sequentially implement remediation to computing devices of the enterprise based on the sequence of priority.
14. The method of claim 13, wherein the remediation is a patch or an update.
15. The method of claim 14, wherein the user score is generated based on a set of characteristics including: behavioral data, user device data, and user status data.
16. The method of claim 13, wherein the third party vulnerability score is publicly available, and wherein the internal vulnerability score is generated based on an enterprise device report, the enterprise device report including a system or a device affected by the vulnerability.
17. The method of claim 13, wherein the internal vulnerability score is generated based on at least one of the following: a device level importance, a regulation status, an internally-versus externally-facing status, and a data sensitivity level, wherein if a user of the plurality of users does not perform the remediation within a first predetermined time period, activating a security module to lock out the vulnerability, and wherein if the user does not perform the remediation within a second predetermined time period, deactivating access to data within the enterprise.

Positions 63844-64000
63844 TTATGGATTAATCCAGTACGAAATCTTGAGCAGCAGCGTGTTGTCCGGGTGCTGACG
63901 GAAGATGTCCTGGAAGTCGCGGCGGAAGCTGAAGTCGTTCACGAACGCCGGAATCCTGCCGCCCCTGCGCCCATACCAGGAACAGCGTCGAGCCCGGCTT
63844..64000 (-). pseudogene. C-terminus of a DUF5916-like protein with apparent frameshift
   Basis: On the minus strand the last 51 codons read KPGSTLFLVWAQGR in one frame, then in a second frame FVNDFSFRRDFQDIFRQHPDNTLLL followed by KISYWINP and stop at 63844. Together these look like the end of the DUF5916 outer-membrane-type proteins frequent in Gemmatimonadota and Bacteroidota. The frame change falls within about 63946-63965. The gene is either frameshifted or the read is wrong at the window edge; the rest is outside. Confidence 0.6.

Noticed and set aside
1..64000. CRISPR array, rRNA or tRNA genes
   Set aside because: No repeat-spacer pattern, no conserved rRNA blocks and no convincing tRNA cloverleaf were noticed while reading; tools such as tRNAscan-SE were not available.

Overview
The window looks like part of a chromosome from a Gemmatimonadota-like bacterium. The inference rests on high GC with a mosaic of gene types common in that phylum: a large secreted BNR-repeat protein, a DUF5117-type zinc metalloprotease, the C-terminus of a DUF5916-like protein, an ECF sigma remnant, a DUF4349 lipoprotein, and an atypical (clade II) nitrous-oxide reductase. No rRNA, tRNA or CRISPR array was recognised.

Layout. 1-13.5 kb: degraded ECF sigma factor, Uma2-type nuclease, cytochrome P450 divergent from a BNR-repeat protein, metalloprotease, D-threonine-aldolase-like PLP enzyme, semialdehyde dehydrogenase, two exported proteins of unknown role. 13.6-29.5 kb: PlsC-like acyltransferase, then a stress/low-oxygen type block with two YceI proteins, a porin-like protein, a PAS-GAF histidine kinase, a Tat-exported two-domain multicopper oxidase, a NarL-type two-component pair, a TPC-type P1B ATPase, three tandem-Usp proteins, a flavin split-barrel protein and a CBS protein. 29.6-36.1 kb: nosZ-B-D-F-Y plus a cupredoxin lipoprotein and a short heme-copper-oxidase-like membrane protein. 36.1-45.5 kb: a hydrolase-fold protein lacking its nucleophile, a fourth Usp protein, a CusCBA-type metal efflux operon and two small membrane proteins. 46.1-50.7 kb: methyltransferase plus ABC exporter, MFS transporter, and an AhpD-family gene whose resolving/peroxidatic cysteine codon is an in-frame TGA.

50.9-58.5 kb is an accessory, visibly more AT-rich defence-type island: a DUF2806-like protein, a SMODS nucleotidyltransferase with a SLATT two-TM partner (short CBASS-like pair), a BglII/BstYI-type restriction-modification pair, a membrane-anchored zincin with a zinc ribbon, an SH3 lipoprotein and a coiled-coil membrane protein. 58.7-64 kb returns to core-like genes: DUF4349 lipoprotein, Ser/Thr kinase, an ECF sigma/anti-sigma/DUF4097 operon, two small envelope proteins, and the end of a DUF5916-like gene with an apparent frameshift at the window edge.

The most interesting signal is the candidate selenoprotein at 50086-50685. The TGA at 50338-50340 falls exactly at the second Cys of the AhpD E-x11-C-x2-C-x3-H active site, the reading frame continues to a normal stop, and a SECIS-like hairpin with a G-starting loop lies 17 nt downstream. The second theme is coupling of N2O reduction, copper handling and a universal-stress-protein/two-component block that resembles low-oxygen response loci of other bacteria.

18. A system for managing security within an enterprise, comprising:
a computer-readable, non-transitory data storage memory comprising instructions that, when executed by a processing unit of an electronic computing device, cause the processing unit to:
receive a vulnerability;
generate a user device score for each of a plurality of user devices within the enterprise based on user device data, wherein the user device data includes at least one of:
a type of a user device and a type of data processes used by the user device;
generate a threat score for the vulnerability, wherein the threat score is generated based on a third party vulnerability score and an internal vulnerability score;
based on the user device score and the threat score, generate a composite score;